Analyses of same-day within-person associations revealed that on days when young adults experienced greater positive affect, they reported eating more servings of fruit (p = .002) and vegetables (p < .001). Results of lagged analysis showed that fruits and vegetables predicted improvements in positive affect the next day, suggesting that healthy foods were driving affective experiences and not vice versa. Meaningful changes in positive affect were observed with the daily consumption of approximately 7-8 servings of fruit or vegetables.
Eating fruit and vegetables may promote emotional well-being among healthy young adults.
STATEMENT OF CONTRIBUTION:
What is already known on this subject? Laboratory and cross-sectional studies have found a strong link between experiences of negative affect and food consumption. These studies generally show that people eat more food and less healthy food when experiencing negative affect; however, there is less evidence of this association in a natural setting. Moreover, the association between positive affect and eating remains relatively unexplored. Some studies have found stronger links between negative affect and unhealthy food consumption among women and individuals with higher BMI. Conversely, the foods people eat may influence their affective experiences. Cross-sectional research has shown that a diet high in fruits and vegetables is associated with a lower lifetime prevalence of depression and anxiety, but it is not known whether healthy food consumption may also influence affective experiences on a day-to-day basis. What does this study add? Using online daily diaries for three weeks, we found strong relationships between daily positive affect and fruit and vegetable consumption. Lagged analyses showed that fruit and vegetable consumption predicted improvements in positive affect the next day, and not vice versa. Gender and BMI were not major factors in these associations. Fruit and vegetable consumption may promote feelings of well-being among healthy young adults.
http://www.ncbi.nlm.nih.gov/pubmed/23347122View this abstract and related citations on PubMed here
323622 Jan 2013 - Nutraingredients - Researchers call for holistic approach to children's additive exposure riskFood additives, children, artificial food colourings, AFC22/01/2013by Caroline Scott-Thomas
Pre-school children may have the highest exposure to food additives, but researchers should take a more holistic approach to assessing risk, according to a new paper published in Proceedings of the Nutrition Society.
There are currently 322 different food additives approved for use in the European Union, with a rapid increase in the number in recent years. Globally, there is a complex framework of regulation and ongoing assessments of additive purity and maximum allowed levels in different foods and drinks.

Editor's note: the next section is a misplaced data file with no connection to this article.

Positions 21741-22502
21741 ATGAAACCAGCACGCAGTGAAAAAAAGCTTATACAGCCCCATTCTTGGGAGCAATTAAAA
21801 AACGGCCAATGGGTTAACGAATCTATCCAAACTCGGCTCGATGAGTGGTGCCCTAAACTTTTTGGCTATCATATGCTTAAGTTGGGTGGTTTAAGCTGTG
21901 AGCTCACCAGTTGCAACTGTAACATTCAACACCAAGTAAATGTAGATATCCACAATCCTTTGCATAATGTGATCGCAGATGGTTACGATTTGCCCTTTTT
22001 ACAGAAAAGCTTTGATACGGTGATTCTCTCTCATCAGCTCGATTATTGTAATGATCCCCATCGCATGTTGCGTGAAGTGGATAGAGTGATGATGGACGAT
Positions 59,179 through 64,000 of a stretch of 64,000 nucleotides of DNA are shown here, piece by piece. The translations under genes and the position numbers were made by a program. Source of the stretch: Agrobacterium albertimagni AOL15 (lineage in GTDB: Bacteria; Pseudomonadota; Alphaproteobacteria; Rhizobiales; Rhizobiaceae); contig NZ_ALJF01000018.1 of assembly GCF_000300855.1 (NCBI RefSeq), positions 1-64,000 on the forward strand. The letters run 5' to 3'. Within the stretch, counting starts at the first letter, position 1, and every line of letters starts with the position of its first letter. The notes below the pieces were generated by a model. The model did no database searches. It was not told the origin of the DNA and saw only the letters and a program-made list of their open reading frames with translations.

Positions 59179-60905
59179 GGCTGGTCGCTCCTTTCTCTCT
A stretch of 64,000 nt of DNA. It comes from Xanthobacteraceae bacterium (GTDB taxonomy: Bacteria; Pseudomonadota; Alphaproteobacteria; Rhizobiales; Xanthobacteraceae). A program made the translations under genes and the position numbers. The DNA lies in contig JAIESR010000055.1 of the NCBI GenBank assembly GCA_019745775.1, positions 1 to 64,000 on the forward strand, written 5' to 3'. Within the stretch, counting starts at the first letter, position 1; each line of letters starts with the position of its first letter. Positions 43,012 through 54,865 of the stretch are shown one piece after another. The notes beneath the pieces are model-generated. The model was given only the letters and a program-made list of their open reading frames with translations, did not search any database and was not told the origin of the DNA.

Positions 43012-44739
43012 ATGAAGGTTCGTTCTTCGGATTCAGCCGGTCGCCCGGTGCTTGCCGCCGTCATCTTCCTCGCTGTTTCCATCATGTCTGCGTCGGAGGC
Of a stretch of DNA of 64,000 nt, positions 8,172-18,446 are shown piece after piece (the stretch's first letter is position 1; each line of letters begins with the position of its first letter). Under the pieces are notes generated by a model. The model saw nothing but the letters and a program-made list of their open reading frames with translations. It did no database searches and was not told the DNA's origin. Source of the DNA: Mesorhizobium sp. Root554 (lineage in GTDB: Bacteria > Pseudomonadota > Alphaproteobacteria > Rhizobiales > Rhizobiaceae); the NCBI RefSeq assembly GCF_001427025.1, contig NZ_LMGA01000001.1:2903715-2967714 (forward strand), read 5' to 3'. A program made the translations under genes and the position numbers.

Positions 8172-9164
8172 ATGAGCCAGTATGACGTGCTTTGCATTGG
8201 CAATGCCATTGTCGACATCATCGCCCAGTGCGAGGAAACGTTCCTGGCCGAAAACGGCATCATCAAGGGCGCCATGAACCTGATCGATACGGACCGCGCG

But there are different risks to take into account when assessing children's exposure to additives, including children's rapid development, higher intake of foods in relation to body weight, and often a greater number of frequently consumed foods, the paper's authors write.
However, while many researchers have focused on artificial colours as a particular potential hazard for children, the paper's authors suggest: "Future assessments should, where possible, examine a range of food additive types rather than food colours exclusively."
They added: "it is important to consider the limitations of the available scientific studies when interpreting results."
http://www.foodnavigator.com/Science-Nutrition/Researchers-call-for-holistic-approach-to-children-s-additive-exposure-risk/?utm_source=newsletter_daily&utm_medium=email&utm_campaign=GIN_NId&c=ntB9Yoe71WYflGZvS8aYPA%253D%253DRead this news article in full on the Nutraingredients website here
3204Jan-Feb 2013 - Feeding A Better Future - The Green Templeton College Lecture Series, OxfordGreen-Templeton College Lecture Series 2013 - Feeding a Better FutureGreen-Templeton College, Oxford21/01/201311/02/2013
Feeding a Better Future
The rising cost of food is impacting on people around the world, with up to 1 billion people, who live on the edge of poverty in 30 countries, at risk of hunger because of food shortages.
This lecture series explores the causes and impact of the global food crisis, covering food policy, malnutrition and the importance of diet and nutrition in healthy minds and bodies.
Venue: Tsuzuki Lecture Theatre, St Anne's College, Oxford.
Monday 21 January
One Billion Hungry: Can we Feed the World?
Speaker: Sir Gordon Conway, Professor of International Development, Imperial College.
More than six decades after the Green Revolution aimed at ending world hunger, regular food shortages, malnutrition, and poverty still plague vast swaths of the world. And with increasing food prices, climate change, land and water resource degradation and inequality, and an ever-increasing global population, the future holds further challenges.